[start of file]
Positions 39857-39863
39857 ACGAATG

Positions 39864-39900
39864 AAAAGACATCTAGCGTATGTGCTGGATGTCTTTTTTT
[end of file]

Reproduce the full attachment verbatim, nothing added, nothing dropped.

Positions 39857-39863
39857 ACGAATG

Positions 39864-39900
39864 AAAAGACATCTAGCGTATGTGCTGGATGTCTTTTTTT